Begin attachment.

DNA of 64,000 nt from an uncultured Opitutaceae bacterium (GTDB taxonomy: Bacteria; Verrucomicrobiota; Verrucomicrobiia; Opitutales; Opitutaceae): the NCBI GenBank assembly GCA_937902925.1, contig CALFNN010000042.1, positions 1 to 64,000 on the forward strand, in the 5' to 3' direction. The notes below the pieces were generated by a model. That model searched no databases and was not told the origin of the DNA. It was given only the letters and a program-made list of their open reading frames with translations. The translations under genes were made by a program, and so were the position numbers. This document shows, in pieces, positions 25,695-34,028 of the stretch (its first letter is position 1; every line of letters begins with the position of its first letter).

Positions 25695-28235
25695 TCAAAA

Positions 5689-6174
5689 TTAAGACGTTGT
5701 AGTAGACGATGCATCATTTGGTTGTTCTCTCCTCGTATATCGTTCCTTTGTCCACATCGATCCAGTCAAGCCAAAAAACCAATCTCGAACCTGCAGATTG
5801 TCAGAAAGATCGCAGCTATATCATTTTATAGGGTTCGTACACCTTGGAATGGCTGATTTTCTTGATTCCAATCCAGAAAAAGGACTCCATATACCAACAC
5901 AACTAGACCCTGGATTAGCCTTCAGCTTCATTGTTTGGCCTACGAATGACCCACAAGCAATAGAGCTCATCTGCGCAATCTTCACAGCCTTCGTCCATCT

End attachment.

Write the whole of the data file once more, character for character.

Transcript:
DNA of 64,000 nt from an uncultured Opitutaceae bacterium (GTDB taxonomy: Bacteria; Verrucomicrobiota; Verrucomicrobiia; Opitutales; Opitutaceae): the NCBI GenBank assembly GCA_937902925.1, contig CALFNN010000042.1, positions 1 to 64,000 on the forward strand, in the 5' to 3' direction. The notes below the pieces were generated by a model. That model searched no databases and was not told the origin of the DNA. It was given only the letters and a program-made list of their open reading frames with translations. The translations under genes were made by a program, and so were the position numbers. This document shows, in pieces, positions 25,695-34,028 of the stretch (its first letter is position 1; every line of letters begins with the position of its first letter).

Positions 25695-28235
25695 TCAAAA

Positions 5689-6174
5689 TTAAGACGTTGT
5701 AGTAGACGATGCATCATTTGGTTGTTCTCTCCTCGTATATCGTTCCTTTGTCCACATCGATCCAGTCAAGCCAAAAAACCAATCTCGAACCTGCAGATTG
5801 TCAGAAAGATCGCAGCTATATCATTTTATAGGGTTCGTACACCTTGGAATGGCTGATTTTCTTGATTCCAATCCAGAAAAAGGACTCCATATACCAACAC
5901 AACTAGACCCTGGATTAGCCTTCAGCTTCATTGTTTGGCCTACGAATGACCCACAAGCAATAGAGCTCATCTGCGCAATCTTCACAGCCTTCGTCCATCT